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Freshly rebuilt engine - Oil light on!

Discussion in 'Bay Tech Clinic' started by Chidori, Oct 10, 2016.

  1. syncro

    syncro Well-Known Member

    Messages:
    8,968
    Location:
    Southern Highlands
    Information that I have been given from lubrication engineers that I used to work with. Fully synthetic oils do not transfer heat as well as mineral oils, so your oil temperature will be lower. This means that the oil is not cooling the engine as well as it should. In industry they do not use synthetic oils for cooling applications. eg. large transformers

    This is not my opinion, but what I was told by guys that went to university to learn about oils and greases.

    (They also told me not to steal the very expensive molybdenum disulphide grease from work for my CVs as it would dry out because it wouldn't be worked hard enough)
     
  2. cbus

    cbus Well-Known Member

    Messages:
    10,842
    Location:
    sunshine coast
    I think they were telling porkies to protect their stocks.:D
     
    chris taylor likes this.
  3. chris taylor

    chris taylor Well-Known Member

    Messages:
    1,544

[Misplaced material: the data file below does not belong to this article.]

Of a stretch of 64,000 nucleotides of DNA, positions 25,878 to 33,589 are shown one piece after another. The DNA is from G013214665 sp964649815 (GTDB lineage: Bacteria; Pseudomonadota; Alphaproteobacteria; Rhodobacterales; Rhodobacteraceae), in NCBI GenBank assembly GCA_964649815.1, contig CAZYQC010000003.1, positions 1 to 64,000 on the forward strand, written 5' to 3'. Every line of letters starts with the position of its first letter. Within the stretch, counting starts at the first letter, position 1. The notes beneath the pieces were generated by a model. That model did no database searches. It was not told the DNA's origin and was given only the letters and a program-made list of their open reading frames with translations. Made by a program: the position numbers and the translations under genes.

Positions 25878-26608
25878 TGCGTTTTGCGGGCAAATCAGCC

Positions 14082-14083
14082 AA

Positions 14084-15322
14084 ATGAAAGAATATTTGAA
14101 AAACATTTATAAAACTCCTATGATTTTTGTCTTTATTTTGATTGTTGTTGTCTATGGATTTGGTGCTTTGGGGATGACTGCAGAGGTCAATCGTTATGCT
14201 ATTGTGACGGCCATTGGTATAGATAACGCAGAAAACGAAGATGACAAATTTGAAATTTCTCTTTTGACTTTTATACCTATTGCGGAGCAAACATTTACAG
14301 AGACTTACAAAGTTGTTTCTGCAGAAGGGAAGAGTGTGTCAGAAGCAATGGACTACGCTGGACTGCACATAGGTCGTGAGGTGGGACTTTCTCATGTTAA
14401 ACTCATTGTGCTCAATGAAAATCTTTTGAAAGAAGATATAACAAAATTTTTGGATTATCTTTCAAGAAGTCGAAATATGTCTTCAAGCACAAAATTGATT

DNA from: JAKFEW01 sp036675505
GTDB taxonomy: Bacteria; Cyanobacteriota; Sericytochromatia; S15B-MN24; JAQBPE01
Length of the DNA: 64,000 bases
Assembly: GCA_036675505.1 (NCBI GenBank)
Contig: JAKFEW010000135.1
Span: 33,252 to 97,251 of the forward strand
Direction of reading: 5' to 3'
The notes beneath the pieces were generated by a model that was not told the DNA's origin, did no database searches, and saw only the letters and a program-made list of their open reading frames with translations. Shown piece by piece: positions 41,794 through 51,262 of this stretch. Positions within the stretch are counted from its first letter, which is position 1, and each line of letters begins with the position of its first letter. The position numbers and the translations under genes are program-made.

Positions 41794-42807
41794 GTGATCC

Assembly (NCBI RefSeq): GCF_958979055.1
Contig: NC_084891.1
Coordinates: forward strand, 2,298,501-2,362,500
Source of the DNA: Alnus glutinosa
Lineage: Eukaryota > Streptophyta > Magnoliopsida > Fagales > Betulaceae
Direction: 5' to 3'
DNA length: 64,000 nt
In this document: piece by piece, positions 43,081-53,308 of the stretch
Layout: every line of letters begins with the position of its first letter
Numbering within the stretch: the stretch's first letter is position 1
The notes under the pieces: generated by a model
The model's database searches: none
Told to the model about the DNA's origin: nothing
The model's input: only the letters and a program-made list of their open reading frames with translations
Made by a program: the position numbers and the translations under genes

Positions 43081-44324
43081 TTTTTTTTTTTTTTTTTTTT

Location:
    adelaide sth aust
    Ok, well dont seem to be any further ahead at this point, mmmmmm, none for , none against.......
     
  4. Gordon D

    Gordon D Active Member

    Messages:
    249
    Location:
    Brisbane
    Hi guys, hopefully this is within topic but a colleague who has rebuilt other motors (not VWs) suggested that the first oil after the rebuild should be lighter (like a 10W-50) to get a good flow around the block, get everything lubricated, run a few 100k's gently for the run in and lubrication and then drop that oil (as you would anyway) for the post run-in oil change. Has anyone done that ... or think it would be worth doing ... on a 1.8/2l Type 4 motor?
     
  5. Chidori

    Chidori Active Member

    Messages:
    885
    Location:
    Fitzroy, VIC
    I ran 'break in' oil on my engine (the one discussed in this thread.
    Did not make a difference in oil pressure. The issue seems to have been related to case / bearing clearance, as once the case was replaced, the problem was gone.
    At a guess, I think the problem was with the machine shop. I reckon that the engine builder took for granted that the machine shop's measurements were accurate and slapped it all together without checking clearances.
     
    oldman and Barry like this.
  6. oldman

    oldman Super Moderator Staff Member

    Messages:
    7,994
    Location:
    Avalon Beach NSW
    .......yup, there’s more to rebuilding an engine than just assembling parts....
    Cheers,
    Mark
     
    Wayne murray, Mordred and Chidori like this.

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